The first level is bottom-up name analysis, where we track company developments of specific issuers. The focus is here on analysing earning reports, where we discuss our view on earnings, capital generation and the outlook. The impact of other news, such as litigation and management changes, is taken into consideration as well when forming a view on the debt instruments of the company.

The second level is instrument analysis, where we track development of specific debt instruments. For Financials this regards the full debt capital stack of European banks and insurers, ranging from AT1 to securitisations. For utilities, the coverage contains senior and hybrid notes. This analysis mainly consists of monitoring market developments, both in the primary and in secondary market. For Financials specifically, analysis is done on the structure of these instruments, and in case of securitisations and covered bonds, also to the asset pool as the secured collateral.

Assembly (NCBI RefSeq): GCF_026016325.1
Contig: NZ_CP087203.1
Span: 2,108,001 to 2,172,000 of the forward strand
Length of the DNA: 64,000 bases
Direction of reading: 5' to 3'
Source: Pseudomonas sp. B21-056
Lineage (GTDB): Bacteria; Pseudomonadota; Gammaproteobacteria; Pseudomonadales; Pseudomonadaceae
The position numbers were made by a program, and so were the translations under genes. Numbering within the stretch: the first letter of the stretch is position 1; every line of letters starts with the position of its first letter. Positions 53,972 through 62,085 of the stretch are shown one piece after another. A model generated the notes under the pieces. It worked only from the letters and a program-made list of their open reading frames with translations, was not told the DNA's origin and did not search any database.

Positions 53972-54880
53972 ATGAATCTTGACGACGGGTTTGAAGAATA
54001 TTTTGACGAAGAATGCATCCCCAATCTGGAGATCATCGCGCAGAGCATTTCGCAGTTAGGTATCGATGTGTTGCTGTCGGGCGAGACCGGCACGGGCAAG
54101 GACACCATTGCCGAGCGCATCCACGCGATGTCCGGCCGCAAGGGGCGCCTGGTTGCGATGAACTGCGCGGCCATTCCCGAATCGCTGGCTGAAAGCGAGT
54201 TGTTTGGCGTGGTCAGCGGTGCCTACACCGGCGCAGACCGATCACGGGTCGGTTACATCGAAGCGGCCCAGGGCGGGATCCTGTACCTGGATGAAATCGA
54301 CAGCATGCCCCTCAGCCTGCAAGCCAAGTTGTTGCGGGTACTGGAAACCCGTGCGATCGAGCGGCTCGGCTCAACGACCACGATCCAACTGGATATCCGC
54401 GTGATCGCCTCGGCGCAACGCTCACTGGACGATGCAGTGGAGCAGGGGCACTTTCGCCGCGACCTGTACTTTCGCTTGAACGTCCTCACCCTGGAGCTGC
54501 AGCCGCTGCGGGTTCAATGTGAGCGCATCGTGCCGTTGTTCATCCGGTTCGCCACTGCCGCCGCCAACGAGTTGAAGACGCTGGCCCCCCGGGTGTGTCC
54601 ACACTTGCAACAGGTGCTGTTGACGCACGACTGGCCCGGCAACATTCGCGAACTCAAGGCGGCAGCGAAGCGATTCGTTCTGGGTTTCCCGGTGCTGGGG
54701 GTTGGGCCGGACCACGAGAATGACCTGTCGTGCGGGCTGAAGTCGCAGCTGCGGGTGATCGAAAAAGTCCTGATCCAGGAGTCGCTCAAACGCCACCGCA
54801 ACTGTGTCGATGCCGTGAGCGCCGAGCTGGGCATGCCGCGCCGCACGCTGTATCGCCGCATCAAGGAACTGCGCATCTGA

The third level is top-down analysis, where we focus in the impact of macro-economic, monetary policy and regulatory developments on the names, sectors and instruments we follow. The macro analysis is mainly focused on the Benelux, as it is an important element for the credit strength of the loan book of our core coverage and the revenue generation capability of utilities. Moreover, the rates environment is important to consider as well, especially for the solvency of insurance companies and the tariffs utilities are allowed to charge. The regulatory analysis consists of monitoring and scrutinising new laws and/or proposals and regulation of regulatory bodies. For this reason, we also monitor the political arena very closely on this subject.

Quantitative methodologies

The team does not use specific quantitative models, other than a limited use of cash flow models for securitisations and risk free rates for pension funds, and for utilities bottom-up analysis. The cash flow models, with specific parameters on for example prepayment speeds, are all run through the standard Bloomberg ABS interface. For utilities excel-based tools are used.